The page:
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This article is written by a student writer from the Her Campus at Northeastern chapter.

During reflection surrounding the new year, I realized that I have not kept up with many of my hobbies from high school and my first year of college. As I start my first co-op and find myself with more time on the weekends and in the evenings, which would have been spent on homework in previous semesters, I feel ready to take on a new activity.

After setting my mind to learn something new, I started to brainstorm some feasible and solo hobbies. I thought about crocheting, tried it a little and soon realized it was not for me. Then, I remembered how my brother plays chess online by himself against a robot competitor or with friends. Personally, I never learned how to play chess. Why? I honestly do not know.

It seems to be a relatively fun, competitive and strategic game that you can always keep improving at. Additionally, most of those around me learned it at a young age, and starting now can be a way for me to bond with my friends and family. All that is to say that I am now challenging myself to learn chess and start playing somewhat regularly as a new hobby.

My first step was to commit to setting aside time to learn the rules. To keep myself accountable, I set a goal time frame. However, to keep the calm and fun aspect of this journey, I am trying not to set too many harsh deadlines. If I do not complete the deadline, I will be discouraged from continuing. I want to make sure that this is something that is enjoyable and relaxing.

I read some instruction articles, watched several YouTube tutorials and downloaded some apps on my phone to play. The New York Times article, “How to Play Chess” was a helpful guide to begin with. I am a visual learner, so watching the tutorials and going through the learning modules on chess apps were the most helpful. Chess.com, for example, has an app with lessons, puzzles and user statistics to track progress. I started by completing the “Guide” lessons, which took about a week.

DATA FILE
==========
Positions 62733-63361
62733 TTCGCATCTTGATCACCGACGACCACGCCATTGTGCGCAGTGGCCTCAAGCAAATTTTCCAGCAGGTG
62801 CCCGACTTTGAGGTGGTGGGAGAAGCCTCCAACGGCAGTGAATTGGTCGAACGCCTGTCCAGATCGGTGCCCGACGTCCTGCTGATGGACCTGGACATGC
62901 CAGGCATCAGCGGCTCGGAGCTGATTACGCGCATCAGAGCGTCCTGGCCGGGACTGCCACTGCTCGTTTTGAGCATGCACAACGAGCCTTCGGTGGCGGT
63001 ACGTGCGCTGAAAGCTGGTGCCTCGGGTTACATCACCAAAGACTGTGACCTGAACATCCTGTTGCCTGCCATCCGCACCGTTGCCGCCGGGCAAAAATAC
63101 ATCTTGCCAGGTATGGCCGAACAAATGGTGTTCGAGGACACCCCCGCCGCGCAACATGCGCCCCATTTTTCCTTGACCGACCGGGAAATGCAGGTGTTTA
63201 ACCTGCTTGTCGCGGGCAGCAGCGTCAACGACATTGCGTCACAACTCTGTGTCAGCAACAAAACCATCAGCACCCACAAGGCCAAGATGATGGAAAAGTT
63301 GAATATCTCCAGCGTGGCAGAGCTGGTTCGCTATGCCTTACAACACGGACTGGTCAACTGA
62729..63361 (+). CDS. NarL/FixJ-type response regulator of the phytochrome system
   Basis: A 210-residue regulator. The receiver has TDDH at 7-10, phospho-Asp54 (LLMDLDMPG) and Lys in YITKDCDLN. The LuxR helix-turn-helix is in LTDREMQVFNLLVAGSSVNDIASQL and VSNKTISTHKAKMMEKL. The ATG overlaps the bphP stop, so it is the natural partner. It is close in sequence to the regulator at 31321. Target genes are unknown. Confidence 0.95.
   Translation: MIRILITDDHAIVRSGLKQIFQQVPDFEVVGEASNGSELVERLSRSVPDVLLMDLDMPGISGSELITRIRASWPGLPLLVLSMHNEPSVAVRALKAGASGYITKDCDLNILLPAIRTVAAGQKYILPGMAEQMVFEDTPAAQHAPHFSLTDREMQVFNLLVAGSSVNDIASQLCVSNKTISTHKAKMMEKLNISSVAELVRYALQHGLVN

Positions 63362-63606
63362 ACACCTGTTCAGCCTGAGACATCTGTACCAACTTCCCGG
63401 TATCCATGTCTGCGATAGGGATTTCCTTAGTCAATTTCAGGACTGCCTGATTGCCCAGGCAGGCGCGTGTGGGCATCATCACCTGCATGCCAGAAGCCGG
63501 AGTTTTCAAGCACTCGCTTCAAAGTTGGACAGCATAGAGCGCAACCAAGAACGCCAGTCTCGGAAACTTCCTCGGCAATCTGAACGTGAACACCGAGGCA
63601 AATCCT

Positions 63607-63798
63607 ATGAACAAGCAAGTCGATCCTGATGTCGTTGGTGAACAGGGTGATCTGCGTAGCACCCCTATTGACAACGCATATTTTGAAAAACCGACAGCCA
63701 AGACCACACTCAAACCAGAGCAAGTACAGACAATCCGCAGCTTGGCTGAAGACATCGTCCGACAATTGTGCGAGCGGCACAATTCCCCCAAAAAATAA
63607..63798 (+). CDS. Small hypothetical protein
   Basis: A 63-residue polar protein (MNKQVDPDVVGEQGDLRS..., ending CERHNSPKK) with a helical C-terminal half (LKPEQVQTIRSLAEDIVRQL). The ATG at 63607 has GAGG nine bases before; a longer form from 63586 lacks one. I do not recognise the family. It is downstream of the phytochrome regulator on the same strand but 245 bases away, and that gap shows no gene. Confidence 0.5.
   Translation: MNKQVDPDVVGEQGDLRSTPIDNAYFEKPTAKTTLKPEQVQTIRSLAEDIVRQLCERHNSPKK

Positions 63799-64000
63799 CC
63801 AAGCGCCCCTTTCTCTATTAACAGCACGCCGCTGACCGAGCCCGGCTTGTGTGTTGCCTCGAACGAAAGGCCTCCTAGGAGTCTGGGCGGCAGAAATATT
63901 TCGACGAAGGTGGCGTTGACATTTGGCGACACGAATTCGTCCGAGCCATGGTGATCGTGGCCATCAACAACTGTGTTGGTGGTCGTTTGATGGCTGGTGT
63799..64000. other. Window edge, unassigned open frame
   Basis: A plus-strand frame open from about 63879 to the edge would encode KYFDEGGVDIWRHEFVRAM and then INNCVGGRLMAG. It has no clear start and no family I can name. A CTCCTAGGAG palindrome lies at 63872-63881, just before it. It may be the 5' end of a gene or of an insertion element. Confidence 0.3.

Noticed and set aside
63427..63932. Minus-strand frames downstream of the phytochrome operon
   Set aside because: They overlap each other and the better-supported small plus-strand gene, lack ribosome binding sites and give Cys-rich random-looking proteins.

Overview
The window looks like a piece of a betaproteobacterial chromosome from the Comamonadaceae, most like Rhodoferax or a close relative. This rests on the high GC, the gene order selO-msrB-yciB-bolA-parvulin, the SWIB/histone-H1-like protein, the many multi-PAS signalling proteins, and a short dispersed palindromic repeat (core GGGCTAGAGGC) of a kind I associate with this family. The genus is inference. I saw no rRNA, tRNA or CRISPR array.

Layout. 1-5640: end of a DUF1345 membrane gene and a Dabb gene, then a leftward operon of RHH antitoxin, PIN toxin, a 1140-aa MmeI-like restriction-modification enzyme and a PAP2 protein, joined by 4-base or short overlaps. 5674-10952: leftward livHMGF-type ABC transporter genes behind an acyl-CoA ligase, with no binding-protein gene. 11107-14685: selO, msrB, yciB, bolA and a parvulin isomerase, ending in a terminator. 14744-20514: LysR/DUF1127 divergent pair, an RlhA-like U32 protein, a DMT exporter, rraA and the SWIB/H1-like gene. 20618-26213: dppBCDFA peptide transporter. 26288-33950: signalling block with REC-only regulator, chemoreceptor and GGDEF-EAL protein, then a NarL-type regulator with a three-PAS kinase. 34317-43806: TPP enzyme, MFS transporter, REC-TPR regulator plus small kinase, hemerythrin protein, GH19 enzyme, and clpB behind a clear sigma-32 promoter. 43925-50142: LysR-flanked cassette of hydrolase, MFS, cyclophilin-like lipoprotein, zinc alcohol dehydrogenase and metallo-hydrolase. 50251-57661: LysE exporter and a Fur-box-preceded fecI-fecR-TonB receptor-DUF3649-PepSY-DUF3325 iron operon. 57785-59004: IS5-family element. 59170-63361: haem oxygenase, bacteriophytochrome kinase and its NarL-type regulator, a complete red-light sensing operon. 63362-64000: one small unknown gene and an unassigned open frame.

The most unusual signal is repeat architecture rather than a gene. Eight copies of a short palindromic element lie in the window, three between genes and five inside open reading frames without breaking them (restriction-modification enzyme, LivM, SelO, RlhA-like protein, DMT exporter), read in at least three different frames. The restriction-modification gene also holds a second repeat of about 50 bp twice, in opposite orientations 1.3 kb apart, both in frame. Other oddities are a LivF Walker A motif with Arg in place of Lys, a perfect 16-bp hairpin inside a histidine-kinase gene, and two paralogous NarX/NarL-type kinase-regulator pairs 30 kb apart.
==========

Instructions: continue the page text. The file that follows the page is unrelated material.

Currently, I am ready to take the next step of playing a solo game on the app. There are several different levels depending on experience. Then, once I feel comfortable, I will challenge myself to play with a friend or family member. This transition will likely be the most uncomfortable due to my lack of confidence in my chess abilities. My first chess game might be a fast defeat, but I know I will improve in time. 

Starting new hobbies is a journey of learning, discomfort and growth. When I first realized I had not kept up with some of my old hobbies, I had to remind myself that it was okay for my interests to evolve. What sparked my curiosity at 15 might not interest me now, which is okay!

College feels like a time of exponentially fast self-growth and discovery. I have found it super easy to fall into the trap of feeling like I am not busy enough or that others around me are doing way more than I am. The comparison is overwhelming at times. Luckily, hobbies can serve as a way to invest in ourselves and take a break from the endless tasks in our lives. 

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Anika Mayar

Northeastern '26

Anika is a second year at Northeastern studying Public Health and Data Science! She loves traveling, trying new foods, and tennis. She is an avid coffee drinker and you'll often find her listening to Taylor Swift.